TV tradie Scott Cam has defended the amount he is being paid as Australia’s careers ambassador.
Last week Senate estimates heard that Cam has not attended one public event in his ambassador role since being appointed in October, despite pocketing $350,000 for the 15-month contract.
He has, however, appeared in three short videos, made four social media posts, and posted once on the National Career Institute’s website.
Cam defended his work on Sky News on Tuesday, arguing he had not made many appearances because it was the wrong time of year to visit students.
“If you did your homework and knew what you were talking about, you’d work out that all of the tours and appointments we’re going to see are school-based,” he said.
“Over the summer all of those facilities are closed, there’s no students there. I think that would be a waste of taxpayers’ money if I was standing at an empty school.”
When questioned about pay arrangements, The Block host did not say whether he was offered the sum or had negotiated it.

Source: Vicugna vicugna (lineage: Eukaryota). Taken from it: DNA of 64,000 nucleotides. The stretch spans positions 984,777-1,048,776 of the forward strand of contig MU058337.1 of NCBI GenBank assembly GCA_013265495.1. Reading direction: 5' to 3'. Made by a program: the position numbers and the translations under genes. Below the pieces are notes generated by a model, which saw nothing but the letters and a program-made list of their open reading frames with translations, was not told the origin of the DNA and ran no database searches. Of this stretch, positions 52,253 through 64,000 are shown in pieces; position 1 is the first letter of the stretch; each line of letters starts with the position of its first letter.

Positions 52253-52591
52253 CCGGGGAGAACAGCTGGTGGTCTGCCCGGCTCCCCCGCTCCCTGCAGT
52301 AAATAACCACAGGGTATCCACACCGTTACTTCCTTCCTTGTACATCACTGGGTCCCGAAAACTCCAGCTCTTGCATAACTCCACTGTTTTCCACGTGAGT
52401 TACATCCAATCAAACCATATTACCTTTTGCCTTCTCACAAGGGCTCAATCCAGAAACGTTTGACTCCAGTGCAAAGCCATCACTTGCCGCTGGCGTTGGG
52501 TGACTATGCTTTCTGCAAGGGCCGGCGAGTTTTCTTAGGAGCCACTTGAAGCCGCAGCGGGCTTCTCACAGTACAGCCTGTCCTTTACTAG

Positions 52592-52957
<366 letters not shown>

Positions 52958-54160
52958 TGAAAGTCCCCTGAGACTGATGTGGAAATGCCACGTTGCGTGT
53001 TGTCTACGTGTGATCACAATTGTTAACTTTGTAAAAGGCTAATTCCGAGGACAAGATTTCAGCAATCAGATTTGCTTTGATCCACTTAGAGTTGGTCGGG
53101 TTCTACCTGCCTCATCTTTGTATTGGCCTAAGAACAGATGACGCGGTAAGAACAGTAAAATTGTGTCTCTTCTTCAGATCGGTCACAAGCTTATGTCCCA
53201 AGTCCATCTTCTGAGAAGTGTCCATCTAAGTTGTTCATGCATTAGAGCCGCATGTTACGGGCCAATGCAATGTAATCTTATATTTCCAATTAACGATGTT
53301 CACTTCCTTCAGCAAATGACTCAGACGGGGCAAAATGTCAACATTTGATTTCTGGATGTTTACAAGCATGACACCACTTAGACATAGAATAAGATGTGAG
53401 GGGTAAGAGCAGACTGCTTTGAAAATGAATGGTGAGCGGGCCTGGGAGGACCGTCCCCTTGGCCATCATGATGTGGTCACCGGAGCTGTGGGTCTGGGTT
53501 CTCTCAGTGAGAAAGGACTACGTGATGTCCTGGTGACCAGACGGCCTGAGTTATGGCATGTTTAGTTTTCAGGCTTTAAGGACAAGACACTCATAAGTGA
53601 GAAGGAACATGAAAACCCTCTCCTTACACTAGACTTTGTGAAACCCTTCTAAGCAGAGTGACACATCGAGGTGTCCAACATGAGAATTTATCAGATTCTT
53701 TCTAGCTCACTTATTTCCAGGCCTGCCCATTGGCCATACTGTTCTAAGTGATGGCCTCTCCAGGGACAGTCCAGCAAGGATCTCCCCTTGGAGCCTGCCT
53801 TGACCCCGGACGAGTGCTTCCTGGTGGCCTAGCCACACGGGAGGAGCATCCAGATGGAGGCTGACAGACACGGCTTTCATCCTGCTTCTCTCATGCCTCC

“My management and the government discussed the fee. That’s none of your business. It’s a commercial arrangement. How that came about is between my management, myself and the government,” he said.
“The amount is taxpayers’ business. How it came about is my business.”
He justified the six-figure pay packet as “the value of the brand and the profile the government deem fit to pay me”.
“I have a high profile and the government wanted to utilise that,” he said, reflecting the words of employment and skills minister Michaelia Cash last week.
She had told estimates employing Cam was about “utilising that profile to draw people’s attention” to the trades industry.
This week Cam launched a national tour alongside Cash. He told Sky News he has 12 appearances lined up so far, with more to be added. He argued the tour was encroaching on his work.
“We work for a living – that’s the Australian way – we get paid for what we do,” he said.
Get SmartCompany FREE to your inbox every weekday.
“This national tour is taking away from my day-to-day job so I think it’s only fair that I get paid like you get paid.”
This article was first published by The Mandarin.